In the 1950s, the TTC numbered its bus and trolley coach routes in a systematic fashion. But with rapid growth in the 1960s and 1970s, that scheme came to an end.
Union Station’s Great Hall is one of Toronto’s great indoor spaces. The station was constructed during Toronto’s first great building boom, in an era that began with E.J. Lennox’s Old City Hall (completed in 1899), and concluded with the completion of the Bank of Commerce Building, opened in 1931. Work on Union Station, built for […]
An interactive map depicting intercity rail services in Ontario and Quebec in 1955
It’s worth wondering why Toronto has a street named after a Scottish politician who had nothing to do with its history.
Ontario’s other Union Station is a charming reminder of a once-proud electric railway in Southwestern Ontario
Kingston Road is one of Toronto’s oldest and most important thoroughfares. Sections of the road were first laid out by Asa Danforth in 1799, though a straighter, more direct route was established by the early 1800s. By the 1830s, it was a busy stagecoach route, connecting Toronto with Cobourg, Belleville, and Kingston. As Toronto grew […]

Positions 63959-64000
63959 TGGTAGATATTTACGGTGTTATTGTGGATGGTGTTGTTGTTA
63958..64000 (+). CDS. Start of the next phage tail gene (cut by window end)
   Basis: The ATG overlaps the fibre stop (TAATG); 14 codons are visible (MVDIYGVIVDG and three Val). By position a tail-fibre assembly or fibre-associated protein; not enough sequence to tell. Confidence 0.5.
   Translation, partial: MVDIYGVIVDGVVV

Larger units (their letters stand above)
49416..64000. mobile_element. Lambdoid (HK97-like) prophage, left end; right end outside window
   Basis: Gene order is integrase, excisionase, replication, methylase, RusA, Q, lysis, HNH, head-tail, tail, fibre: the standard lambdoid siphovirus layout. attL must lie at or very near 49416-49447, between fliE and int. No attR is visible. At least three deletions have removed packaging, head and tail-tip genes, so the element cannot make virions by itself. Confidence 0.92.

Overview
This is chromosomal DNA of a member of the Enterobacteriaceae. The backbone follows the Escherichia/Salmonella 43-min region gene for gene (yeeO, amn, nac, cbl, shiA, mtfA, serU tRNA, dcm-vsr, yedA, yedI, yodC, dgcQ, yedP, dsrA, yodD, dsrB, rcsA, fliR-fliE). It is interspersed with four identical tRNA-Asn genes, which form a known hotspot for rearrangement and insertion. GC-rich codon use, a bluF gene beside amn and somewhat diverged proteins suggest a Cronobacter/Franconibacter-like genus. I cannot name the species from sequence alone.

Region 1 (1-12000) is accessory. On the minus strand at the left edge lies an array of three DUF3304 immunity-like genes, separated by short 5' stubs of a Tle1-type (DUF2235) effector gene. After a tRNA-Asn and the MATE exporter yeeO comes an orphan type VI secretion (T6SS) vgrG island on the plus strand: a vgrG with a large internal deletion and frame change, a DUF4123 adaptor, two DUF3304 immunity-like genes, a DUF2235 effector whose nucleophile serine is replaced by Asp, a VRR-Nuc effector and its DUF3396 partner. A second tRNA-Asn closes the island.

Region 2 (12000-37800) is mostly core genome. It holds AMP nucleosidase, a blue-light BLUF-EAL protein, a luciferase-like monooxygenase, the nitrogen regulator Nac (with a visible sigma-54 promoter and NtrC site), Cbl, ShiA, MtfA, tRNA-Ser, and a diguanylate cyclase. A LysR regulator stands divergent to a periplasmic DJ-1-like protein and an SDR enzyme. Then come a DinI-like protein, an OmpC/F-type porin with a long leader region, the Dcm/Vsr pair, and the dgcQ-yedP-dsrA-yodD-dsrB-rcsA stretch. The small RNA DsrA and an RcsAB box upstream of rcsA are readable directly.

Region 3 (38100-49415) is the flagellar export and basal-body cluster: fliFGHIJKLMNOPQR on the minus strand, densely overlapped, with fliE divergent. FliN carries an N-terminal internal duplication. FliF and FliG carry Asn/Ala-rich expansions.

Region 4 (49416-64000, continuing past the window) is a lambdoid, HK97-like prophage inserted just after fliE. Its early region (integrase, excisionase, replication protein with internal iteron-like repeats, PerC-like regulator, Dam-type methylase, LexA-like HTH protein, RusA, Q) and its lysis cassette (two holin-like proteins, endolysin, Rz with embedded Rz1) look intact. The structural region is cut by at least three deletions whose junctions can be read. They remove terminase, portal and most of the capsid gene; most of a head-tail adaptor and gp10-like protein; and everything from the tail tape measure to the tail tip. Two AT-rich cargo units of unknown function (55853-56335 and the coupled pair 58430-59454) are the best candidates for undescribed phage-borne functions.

On February 26, 1920, Ontario’s provincial highway network was born. That year, 16 highways were established across southern Ontario, between the Ottawa and Detroit Rivers. These highways, previously maintained by townships and counties, connected the province’s largest cities and provided important links to Quebec and the United States. In 1925, these highways were assigned numbers […]
Layover at Barry’s Bay A few weeks ago, I went for another long-distance bus trip. I started my journey in Downtown Toronto, and continued on to Peterborough and Pembroke, before arriving in Ottawa late in the evening. Apart from the Toronto-Peterborough leg aboard a packed, delayed bus, this was the most pleasant of all my […]
Stop 17 shelter in Thornhill On Yonge Street in Thornhill, a small green hut sits beside the busy roadway at the entrance to Cricklewood Park. On the side of the small building, a wood sign says “Stop 17.” Hundreds of buses and thousands of cars pass by this hut daily, yet few may know about […]
Distance Sign on Highway 5, Clappison’s Corners Early European settlers to Ontario were not very imaginative when they came up with local place names. Although some towns and townships have First Nations names (Toronto, Chinguacousy, Niagara), or named for First Nations leaders allied with the British (Tecumseh, Brant), most cities, towns, and townships were given the […]